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Re: Not waiting on browser manufacturers for RDFa 1.1

From: Mark Birbeck <mark.birbeck@webbackplane.com>
Date: Fri, 9 Jul 2010 14:46:43 +0100
Message-ID: <AANLkTilw8-DdoTNfT6QQy2HCDE1obALQEittS6cmCfCl@mail.gmail.com>
To: Manu Sporny <msporny@digitalbazaar.com>
Cc: RDFa WG <public-rdfa-wg@w3.org>
Hi Manu,

Well...first we should be a little bit more precise about the problem domain.

The issue is that if profiles are *only* defined using HTML+RDFa then
you have this cross-domain issue.

But as I said way back during the discussions on profile, if you allow
profiles to be defined using JSON then you don't have this problem.

I realise that everyone is drawn to the symmetry of using RDFa to
define things that can be consumed by RDFa -- myself I've never been
that bothered one way or the other -- but in this case it seems as if
we gain nothing by neglecting to provide a JSON serialisation in our

Also, requesting an HTML profile that contains RDFa, from a proxy that
converts it to JSON-LD so that it can be consumed in a JavaScript RDFa
parser is not exactly going the most direct route!

Why not just go direct to source and get the JSON-LD?

The world is using JSON for just about everything, and I think it's a
little odd that we are wilfully ignoring that, and instead looking at
the kinds of proxy hacks you describe (which as you say, have been
around for years), to achieve a benefit that I've yet to hear



On Fri, Jul 9, 2010 at 2:22 PM, Manu Sporny <msporny@digitalbazaar.com> wrote:
> One of the biggest concerns that I (and many others) have had about RDFa
> 1.1 is the requirement that external documents (RDFa Profiles) are
> processed via Javascript.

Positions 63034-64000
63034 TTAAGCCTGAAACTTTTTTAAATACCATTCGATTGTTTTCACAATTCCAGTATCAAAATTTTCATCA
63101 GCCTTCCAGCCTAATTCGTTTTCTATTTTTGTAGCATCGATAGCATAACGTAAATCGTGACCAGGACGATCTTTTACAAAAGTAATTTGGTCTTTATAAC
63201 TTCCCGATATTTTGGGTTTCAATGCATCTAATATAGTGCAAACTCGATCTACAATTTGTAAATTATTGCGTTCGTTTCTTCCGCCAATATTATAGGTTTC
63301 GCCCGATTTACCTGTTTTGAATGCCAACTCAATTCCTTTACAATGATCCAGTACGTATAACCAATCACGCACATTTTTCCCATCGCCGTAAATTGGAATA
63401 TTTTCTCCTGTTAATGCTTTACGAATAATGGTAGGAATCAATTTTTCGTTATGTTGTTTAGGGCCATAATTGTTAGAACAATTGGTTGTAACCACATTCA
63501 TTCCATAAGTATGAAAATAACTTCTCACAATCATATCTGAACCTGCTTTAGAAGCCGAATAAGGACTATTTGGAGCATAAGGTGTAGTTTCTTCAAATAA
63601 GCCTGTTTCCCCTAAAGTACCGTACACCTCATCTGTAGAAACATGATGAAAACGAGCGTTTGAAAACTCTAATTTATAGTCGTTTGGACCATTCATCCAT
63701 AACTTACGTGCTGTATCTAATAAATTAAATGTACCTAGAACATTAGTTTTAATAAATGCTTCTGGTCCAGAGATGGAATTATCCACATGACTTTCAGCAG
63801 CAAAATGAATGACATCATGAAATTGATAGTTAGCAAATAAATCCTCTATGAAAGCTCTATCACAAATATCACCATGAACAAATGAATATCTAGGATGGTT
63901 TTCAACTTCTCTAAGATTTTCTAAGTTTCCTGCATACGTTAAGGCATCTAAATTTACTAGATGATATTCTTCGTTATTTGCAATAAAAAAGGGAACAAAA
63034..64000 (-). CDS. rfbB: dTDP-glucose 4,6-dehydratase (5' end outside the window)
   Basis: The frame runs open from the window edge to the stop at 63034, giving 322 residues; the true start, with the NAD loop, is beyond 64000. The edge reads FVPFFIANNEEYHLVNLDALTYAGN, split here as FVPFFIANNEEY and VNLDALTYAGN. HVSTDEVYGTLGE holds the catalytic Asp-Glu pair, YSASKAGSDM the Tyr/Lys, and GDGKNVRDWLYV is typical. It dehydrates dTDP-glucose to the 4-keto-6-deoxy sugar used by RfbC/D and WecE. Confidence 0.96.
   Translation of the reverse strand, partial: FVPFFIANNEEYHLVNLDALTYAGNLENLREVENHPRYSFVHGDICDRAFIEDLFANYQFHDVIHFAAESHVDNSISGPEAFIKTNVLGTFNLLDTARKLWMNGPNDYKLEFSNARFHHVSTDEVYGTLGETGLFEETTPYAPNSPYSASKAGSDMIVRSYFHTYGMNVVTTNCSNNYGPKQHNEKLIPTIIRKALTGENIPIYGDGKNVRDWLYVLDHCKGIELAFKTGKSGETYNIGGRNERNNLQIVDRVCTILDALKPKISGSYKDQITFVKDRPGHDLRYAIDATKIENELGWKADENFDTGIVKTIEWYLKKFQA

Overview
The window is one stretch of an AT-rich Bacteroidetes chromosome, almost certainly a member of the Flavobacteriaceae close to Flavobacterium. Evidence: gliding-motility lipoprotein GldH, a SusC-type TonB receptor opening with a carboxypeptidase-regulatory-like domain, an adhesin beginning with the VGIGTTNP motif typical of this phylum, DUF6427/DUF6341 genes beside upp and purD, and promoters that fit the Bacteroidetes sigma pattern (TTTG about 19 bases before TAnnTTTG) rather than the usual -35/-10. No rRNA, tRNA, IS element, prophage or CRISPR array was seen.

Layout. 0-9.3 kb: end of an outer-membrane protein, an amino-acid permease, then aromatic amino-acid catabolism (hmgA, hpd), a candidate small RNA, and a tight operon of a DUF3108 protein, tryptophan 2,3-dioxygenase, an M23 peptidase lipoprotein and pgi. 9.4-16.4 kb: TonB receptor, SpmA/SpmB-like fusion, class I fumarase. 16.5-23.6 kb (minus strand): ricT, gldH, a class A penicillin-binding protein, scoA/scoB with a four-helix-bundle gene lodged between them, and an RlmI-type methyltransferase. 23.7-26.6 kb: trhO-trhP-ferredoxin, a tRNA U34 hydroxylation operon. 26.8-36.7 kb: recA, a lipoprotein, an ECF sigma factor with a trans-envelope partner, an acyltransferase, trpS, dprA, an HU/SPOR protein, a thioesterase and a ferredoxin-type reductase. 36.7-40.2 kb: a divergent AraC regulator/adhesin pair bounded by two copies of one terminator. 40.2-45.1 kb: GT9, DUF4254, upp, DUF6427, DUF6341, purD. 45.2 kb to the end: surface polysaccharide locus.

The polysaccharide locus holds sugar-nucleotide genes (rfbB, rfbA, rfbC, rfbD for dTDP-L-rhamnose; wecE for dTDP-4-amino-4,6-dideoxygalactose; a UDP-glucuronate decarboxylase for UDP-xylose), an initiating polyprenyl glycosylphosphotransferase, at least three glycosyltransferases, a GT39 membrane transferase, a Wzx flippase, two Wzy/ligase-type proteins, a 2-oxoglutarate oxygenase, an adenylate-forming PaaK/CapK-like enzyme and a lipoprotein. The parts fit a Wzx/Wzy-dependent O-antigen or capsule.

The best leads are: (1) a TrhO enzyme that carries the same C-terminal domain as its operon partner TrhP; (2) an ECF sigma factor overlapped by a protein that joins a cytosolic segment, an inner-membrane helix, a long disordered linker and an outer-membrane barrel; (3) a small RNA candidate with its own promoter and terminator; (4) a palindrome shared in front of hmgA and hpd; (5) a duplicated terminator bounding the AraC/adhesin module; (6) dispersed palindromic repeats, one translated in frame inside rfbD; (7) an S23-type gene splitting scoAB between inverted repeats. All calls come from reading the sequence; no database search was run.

> As we all know, cross-domain access in Javascript is difficult to do at
> the moment. XSS protections in browsers are necessary. CORS doesn't have
> high market penetration at this point in time. So, implementing a pure
> Javascript RDFa 1.1 parser is impossible without a proxy RDFa Profile
> fetching proxy. Implementing a reliable proxy is not possible without
> using CORS and using CORS is not available in more than 98% of all
> browsers. Whatever solution we use has to protect against XSS attacks.
> This has bothered me for some time and just last week while Shane and I
> were talking about another implementation issue, a fairly robust
> solution appeared:
> http://www.w3.org/2010/02/rdfa/wiki/rdfa-flash
> I don't know why it didn't hit me before because this is the solution
> that we use in our company to do various different types of pure
> Javascript, in-browser, peer-to-peer communication.
> You can use a combination of Flash and a policy file to do cross-origin
> stuff safely. It's basically CORS, but implemented in Flash, which means
> that 98% of all browsers support it.
> Yes, it is flash and it's proprietary, but this is a stop-gap solution
> until the browser vendors integrate RDFa into the browser. Until that
> day comes, we can use the cross-origin support built into Flash to
> enable pure Javascript+Flash implementations of RDFa 1.1 Processors.
> We can protect against XSS attacks by having an RDFa Profile fetching
> service out there that parses and caches RDFa profile triples and only
> returns tokens in the RDFa Vocabulary specific to terms and prefixes. It
> could return the data in JSON-LD[1] format. While this solution isn't
> scalable, it would provide a stop-gap solution that would allow us to
> demonstrate the power of RDFa using Javascript-only libraries.
> -- manu
> [1] http://rdfa.digitalbazaar.com/specs/source/json-ld/
> --
> Manu Sporny (skype: msporny, twitter: manusporny)
> President/CEO - Digital Bazaar, Inc.
> blog: Myth Busting Web Stacks - PHP is Faster Than You Think
> http://blog.digitalbazaar.com/2010/06/12/myth-busting-php/2/
Received on Friday, 9 July 2010 13:47:19 UTC

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